Callaway launches Chrome Soft Truvis ball that honors Arnold Palmer
You might argue whether visual effects on a golf ball are a technology or a personal preference. But you cannot argue whether they are a force in the market. A recent Golf Datatech survey of serious golfers said about two-thirds were interested in purchasing balls with pre-printed alignment elements and four in 10 had interest in balls with specific graphic visual technology features.
The two most noteworthy examples in the game right now are Callaway’s Chrome Soft Truvis and TaylorMade’s Pix graphics on their premium urethane cover balls, Chrome Soft and TP5, respectively. Callaway’s Triple Track graphic won its first major when Phil Mickelson used it at the PGA Championship in May. Meanwhile, golf ball market leader Titleist offer customization options for alignment features, and its Tour Soft uses a distinctive perpendicular marking that grew out of the most popular custom option the company offers.
But Callaway’s Truvis has gone beyond the visual technology aspect in recent years to incorporate various charitable endeavors that benefit from the sale of specific limited-edition Truvis balls. The latest beneficiary is the Arnold and Winnie Palmer Foundation. The golf legend’s foundation is devoted to children and encourages “strong character and supporting children facing health challenges—and a commitment to nature and its ability to enrich and heal us.” The Foundation receives a donation from Callaway toward its goal of instilling youth with Palmer’s vision for “a life well played.”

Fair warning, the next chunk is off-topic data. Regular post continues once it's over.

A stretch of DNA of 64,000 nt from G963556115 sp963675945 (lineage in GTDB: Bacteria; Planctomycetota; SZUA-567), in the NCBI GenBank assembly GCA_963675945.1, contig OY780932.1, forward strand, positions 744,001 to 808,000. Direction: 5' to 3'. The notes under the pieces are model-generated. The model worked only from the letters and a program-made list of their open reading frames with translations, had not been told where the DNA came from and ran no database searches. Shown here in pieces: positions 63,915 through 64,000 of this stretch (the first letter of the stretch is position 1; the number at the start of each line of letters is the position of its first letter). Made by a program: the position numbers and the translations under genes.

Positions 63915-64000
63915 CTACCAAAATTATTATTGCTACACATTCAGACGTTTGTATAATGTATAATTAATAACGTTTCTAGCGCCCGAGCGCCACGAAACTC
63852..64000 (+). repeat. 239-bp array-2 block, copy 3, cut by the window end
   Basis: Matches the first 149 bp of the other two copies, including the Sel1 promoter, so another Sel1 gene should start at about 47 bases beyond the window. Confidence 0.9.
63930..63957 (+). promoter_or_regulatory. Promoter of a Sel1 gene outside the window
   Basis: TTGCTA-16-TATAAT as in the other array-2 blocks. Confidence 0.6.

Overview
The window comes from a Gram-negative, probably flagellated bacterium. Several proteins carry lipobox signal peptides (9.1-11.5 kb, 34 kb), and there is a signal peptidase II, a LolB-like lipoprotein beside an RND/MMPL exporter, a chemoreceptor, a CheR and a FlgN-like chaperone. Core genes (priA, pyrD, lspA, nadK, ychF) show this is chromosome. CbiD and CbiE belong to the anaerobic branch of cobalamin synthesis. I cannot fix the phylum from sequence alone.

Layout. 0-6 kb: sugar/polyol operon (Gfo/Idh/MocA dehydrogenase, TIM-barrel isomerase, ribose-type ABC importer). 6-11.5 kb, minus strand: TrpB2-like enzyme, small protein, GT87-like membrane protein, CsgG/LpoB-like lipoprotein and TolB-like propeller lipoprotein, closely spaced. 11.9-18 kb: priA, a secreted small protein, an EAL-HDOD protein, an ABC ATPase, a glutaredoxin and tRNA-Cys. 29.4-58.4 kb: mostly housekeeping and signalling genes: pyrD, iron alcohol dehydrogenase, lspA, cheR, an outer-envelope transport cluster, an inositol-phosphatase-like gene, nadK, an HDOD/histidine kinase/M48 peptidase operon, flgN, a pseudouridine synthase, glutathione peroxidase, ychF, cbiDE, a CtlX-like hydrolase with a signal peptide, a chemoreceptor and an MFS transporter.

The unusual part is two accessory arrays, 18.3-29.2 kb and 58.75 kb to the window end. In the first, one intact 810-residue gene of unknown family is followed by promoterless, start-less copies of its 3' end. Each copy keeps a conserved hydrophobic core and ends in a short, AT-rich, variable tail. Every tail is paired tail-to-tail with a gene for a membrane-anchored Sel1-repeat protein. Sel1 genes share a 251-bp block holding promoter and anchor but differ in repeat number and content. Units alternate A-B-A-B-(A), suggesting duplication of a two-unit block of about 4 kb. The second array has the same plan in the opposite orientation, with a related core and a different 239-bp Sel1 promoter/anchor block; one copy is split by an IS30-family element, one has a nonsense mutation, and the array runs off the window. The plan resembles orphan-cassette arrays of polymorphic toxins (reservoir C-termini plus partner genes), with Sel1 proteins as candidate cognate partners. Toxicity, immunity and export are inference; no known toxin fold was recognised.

The new Chrome Soft Truvis Arnold Palmer Umbrella features the original soccer-ball-style collection of pentagon shapes. Inset within each pentagon is the famous Arnold Palmer umbrella logo. Each ball features a “29,” corresponding to Palmer’s birth year of 1929.
The ball matches the latest Chrome Soft, featuring a dual core where two kinds of rubber formulations of differing firmness comprise an inner and outer core that are then wrapped by an ionomer mantle layer followed by the urethane cover. The inner core is 34 percent larger than previously versions to help fuel more ball speed, but it is again supported by an outer core infused with graphene, a microscopic strengthening compound.
The Chrome Soft Truvis Arnold Palmer Umbrella will sell for $48 per dozen.